• Despite the cut in production by OPEC+, oil prices have now fallen to $18 per barrel which is the lowest in 20 years. They are now down 20% within the last week. The issue no longer about demand. It is about lack of storage capacity. Oil prices in some regions have even fallen to negative due to the cost of storage. The US government has offered its emergency storage capacity as well as pay drillers to keep the oil in the ground. Since oil is priced at the marginal level, there could be a sharp jump once the storage situation is resolved. However, structurally oil prices will remain under pressure. We expect a recovery in prices in 2HCY20 when demand starts to pick up.
  • However, till then prices are expected to remain under pressure as storages are piling up and holding costs increase; we opine an average rate of USD 25/BBL for the Jun’20 quarter.

Unfolding supply-side dynamics; not enough to strengthen short-term market outlook:

  • The weakness was despite the coordinated production cut agreed upon by OPEC and non-OPEC countries, to the tune of 9.7 MN BPD, or ~10% of total global production (Annexure A: Crude oil production cut by country).
  • Furthermore, operational rig count in the US has fallen from 793 on March 6, 2020 to 529 on April 17, 2020 (Annexure B: North America Rig Count). US crude oil production has fallen from 13m BPD during the first week of March to 12.3m BPD during the week ended April 10.
  • Additionally, an estimated 5m BPD is expected to be reduced from the supply from non-OPEC+ countries, as financial viability is hampered due to low prices.

Global crude oil demand forecast continues to look bleak:

  • According to the International Energy Agency’s April oil market report, demand during 2020 is expected to be lower by 9.3m BPD Y/Y. However, the situation is expected to remain dire for the remainder of 1HCY20, with demand during Apr’20/2QCY20 projected to be lower by 29/23.1m BPD Y/Y, respectively.
  • OPEC’s recent Monthly Oil Market Report (MOMR) on the other hand paints a relatively more positive picture, with the total demand during 2020 projected lower by 6.85m BPD (Annexure C: Quarterly OPEC projections). The demand is expected to fall by 11.86m BPD Y/Y during the Jun’20 quarter.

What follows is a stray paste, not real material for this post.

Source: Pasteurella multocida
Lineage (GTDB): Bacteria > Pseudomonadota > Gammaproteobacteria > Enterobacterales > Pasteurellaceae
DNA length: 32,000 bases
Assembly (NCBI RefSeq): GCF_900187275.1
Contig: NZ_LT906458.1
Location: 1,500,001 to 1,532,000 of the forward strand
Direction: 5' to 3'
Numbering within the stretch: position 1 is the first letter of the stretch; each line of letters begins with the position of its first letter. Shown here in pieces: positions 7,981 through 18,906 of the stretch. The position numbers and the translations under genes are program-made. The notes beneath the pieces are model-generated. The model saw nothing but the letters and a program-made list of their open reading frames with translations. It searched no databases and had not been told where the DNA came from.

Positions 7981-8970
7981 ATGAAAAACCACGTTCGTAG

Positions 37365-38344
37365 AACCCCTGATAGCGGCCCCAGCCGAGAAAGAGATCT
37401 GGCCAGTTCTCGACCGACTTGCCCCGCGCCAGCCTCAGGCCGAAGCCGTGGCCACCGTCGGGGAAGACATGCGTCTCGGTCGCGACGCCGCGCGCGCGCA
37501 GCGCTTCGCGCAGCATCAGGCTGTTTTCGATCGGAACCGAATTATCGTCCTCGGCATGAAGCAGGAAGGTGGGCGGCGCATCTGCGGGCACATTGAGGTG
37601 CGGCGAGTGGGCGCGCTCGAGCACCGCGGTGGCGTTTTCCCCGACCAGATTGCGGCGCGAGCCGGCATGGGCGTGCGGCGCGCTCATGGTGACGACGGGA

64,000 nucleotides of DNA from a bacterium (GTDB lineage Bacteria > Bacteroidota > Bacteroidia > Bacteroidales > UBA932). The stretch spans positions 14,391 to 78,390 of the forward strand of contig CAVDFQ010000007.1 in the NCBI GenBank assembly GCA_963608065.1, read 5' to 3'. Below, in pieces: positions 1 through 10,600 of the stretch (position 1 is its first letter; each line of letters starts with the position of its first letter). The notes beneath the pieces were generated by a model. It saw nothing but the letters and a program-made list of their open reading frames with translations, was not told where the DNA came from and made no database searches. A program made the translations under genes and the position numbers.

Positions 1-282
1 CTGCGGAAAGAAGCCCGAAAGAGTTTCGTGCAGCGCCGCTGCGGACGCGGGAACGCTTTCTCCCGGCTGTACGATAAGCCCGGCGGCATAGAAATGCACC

• This paints a bleak picture for crude oil prices up till Jun’20, when the cut from OPEC and non-OPEC countries, and the ~5 MN BPD reduction in other countries’ output, would be enough to narrow the gap between demand and supply in the global arena.

Storages filling up around the world:

  • Another facet that is taking its toll on crude oil prices is storages. According to Bloomberg data, 122m BBLs of crude oil was stored in global floating storage as of April 17, 2020, higher by 37.5% W/W (Annexure D: Global Floating Storage vs. Crude oil prices). EIA data pointed towards tank and refinery storages in the US being 57% filled as of April 10, 2020, compared to 47% at the beginning of the calendar year (Annexure E: US Inventory vs. Storage).
  • Furthermore, as a result of the heightened demand for storage, freighter rates have also seen an increase, with prices mimicking those seen during the 2008-09 financial crisis (Annexure F: Charter Rates for VLCC).

Negative prices experienced in some parts of the globe:

  • According to recent news reports, due to the shortage of storage capacity, certain crude oil grades have seen prices drop more sharply than the benchmark of the region, with certain grades even fetching negative bids (Annexure G: US Crude Grades vs. Benchmark).
  • To illustrate, physical spot prices for WTI Midland traded at a premium to the benchmark WTI front-month future at the beginning of the year (Jan’20 avg. spread from WTI (CL1): USD 0.76/BBL), however due to a shortage of available storage capacity, the spread averaged negative USD 2.24/BBL during Mar’20.
  • Paving grade crude oil, Wyoming Asphalt Sour, traded in the red during Mid-March this year, due to the low demand and the high storage costs. Last month, the spot prices of the grade went down to as low as -19 cents/bbl.

Crude oil outlook:

  • Short-to-Medium term outlook:  We continue to believe that the demand through 2QCY20 would remain lackluster and the production cuts will not be able to sustain the prices, hence we foresee an average rate of USD25/BBL for Arab Light during the three-month period. However, following Jun’20, we believe economic activity will start picking up pace, albeit slow at first, where we see prices rebounding to mid-USD 30/BBL levels.
  • Long-term outlook: For our long-term outlook, we believe crude oil demand would pick globally, leading to prices trading back up to the USD 40-45/BBL price levels.

Outlook for E&Ps

  • Due to the outlook for crude oil prices, we incorporate USD 25/BBL for 4QFY20. Furthermore, we incorporate USD 30/BBL for 1HFY21, following which USD 50/BBL is incorporated for our long-term assumption. Following the incorporation of the new crude oil assumptions, our target prices have been revised downwards. We continue to rate the sector Outperform, with OGDC (TP:  PKR 178/sh; Upside: 85%) and PPL (TP: PKR 163/sh; Upside 88%) our top picks.
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Crude Oil Outlook: Oil falls to 18 years low

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